Barnett Waddingham’s self-invested technical specialist has called the regulator’s proposal to ban small self-administered schemes (Ssas) an “over reaction” and encouraged it to improve guidelines.
Last month The Pensions Regulator (TPR) issued a statement that urged the government to issue a ban on Ssas as part of the regulator’s crackdown on pension scams.
James Jones-Tinsley, self-invested technical specialist at Barnett Waddingham, a provider of Ssas and self-invested personal pensions (Sipps), said that getting rid of Ssas all together was an over reaction, and called on the The Pensions Regulator to instead look at how these schemes could be better run.
“It’s working well for some so it would be better to look at how Ssas are regulated,” Mr Jones-Tinsley said.
He suggested a similar regulatory scheme to that of Sipps, where the individual must appoint a mandate pension trustee to “keep an eye on what’s going on”.
A more rigorous process to set up a Ssas, including the fit and proper test and thorough questions about how the scheme will be run, have already helped prevent potential scams through the use of the products.
“It’s better due diligence on both the company setting up the Ssas and those administrating the scheme and acting as trustees than before,” he said.
If The Pensions Regulator is to be successful in lobbying the government to ban Ssas products then Barnett Waddingham would still be left with an extensive book of legacy business to run.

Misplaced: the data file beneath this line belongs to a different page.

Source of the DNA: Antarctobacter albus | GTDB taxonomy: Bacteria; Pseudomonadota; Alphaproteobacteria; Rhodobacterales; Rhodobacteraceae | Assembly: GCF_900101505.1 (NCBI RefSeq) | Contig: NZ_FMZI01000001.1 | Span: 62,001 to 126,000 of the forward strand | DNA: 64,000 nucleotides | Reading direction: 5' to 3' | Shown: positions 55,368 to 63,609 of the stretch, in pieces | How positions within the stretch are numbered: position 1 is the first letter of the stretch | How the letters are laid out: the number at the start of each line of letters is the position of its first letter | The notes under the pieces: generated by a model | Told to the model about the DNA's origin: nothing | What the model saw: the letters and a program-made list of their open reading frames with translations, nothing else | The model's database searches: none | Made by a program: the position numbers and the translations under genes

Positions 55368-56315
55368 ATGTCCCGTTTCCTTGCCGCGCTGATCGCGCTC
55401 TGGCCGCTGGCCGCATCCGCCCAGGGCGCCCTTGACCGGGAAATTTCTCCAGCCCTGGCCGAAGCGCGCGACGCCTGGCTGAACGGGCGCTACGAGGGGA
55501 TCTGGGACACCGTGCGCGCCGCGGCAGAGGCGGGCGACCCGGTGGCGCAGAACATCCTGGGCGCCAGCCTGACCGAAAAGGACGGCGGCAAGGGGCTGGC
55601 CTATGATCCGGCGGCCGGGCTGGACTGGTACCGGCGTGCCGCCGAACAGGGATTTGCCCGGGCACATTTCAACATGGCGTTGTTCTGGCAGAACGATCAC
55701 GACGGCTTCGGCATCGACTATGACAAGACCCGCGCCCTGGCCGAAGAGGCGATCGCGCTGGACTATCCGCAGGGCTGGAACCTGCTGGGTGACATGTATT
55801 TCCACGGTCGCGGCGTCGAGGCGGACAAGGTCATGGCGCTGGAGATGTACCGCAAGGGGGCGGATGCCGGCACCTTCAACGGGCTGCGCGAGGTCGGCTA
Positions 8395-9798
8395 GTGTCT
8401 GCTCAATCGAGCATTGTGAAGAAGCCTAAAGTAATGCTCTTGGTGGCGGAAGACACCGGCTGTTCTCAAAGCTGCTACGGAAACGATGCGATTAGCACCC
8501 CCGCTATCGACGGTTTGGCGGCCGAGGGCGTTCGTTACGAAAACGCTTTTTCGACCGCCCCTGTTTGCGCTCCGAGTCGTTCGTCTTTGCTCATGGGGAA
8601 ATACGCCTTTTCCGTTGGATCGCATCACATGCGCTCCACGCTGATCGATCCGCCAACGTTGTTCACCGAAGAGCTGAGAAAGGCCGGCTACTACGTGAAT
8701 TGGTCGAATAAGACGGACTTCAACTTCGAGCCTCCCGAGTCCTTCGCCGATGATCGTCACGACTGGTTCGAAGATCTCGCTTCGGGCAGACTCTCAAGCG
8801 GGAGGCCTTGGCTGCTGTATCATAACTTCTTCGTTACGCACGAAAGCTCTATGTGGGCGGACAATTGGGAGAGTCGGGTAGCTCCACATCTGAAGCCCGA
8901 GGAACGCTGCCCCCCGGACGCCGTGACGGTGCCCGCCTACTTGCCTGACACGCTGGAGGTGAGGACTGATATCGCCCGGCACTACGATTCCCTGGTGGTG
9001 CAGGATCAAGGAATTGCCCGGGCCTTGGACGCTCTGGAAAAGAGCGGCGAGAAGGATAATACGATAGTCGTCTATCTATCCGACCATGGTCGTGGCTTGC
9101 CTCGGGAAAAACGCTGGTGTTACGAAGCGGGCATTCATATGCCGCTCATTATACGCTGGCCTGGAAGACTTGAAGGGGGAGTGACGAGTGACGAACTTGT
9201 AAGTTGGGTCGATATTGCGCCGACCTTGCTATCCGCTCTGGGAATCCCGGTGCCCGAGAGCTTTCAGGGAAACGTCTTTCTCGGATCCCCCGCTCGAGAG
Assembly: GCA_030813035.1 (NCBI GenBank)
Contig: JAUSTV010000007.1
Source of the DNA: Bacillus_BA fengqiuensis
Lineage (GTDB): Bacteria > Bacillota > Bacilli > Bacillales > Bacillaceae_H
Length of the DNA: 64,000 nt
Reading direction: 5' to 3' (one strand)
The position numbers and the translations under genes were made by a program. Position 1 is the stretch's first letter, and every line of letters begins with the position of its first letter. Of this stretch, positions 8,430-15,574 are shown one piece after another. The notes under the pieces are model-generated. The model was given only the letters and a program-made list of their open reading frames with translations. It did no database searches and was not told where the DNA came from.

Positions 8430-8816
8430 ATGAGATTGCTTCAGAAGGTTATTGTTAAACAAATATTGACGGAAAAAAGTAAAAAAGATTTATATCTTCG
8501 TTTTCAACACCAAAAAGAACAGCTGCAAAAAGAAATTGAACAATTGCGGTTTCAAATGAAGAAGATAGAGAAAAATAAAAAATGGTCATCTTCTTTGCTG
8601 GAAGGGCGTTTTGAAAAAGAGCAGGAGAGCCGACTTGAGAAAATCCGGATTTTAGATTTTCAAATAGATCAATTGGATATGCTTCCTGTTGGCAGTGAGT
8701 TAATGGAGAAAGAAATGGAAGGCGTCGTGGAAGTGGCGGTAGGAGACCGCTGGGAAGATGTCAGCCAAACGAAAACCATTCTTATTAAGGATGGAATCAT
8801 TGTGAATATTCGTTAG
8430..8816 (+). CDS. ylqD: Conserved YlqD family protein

“We support Ssas and put our full weight behind promoting them. The still have an important part to play in the pensions landscape.”
Mr Jones-Tinsley encouraged the regulator to work directly with providers to come to a solution.
Advisers have also voiced their disapproval of the The Pension Regulator’s suggestion that Ssas should be banned, but have also called for tighter controls and stricter guidelines on the schemes to help prevent potential scams.
Dennis Hall, chief executive and chartered financial planner at Yellowtail Financial Planning, agreed that Ssas has a place in the pensions market as they offer greater flexibility for businesses that need it.
He called the The Pensions Regulator’s suggestion to ban Ssas a “knee-jerk reaction”, and added that his financial planning firm often received inquiries about Ssas from companies.
“I think it is a knee-jerk reaction from someone who will probably never need that kind of pension because they probably get a good one with the regulator,” Mr Hall said.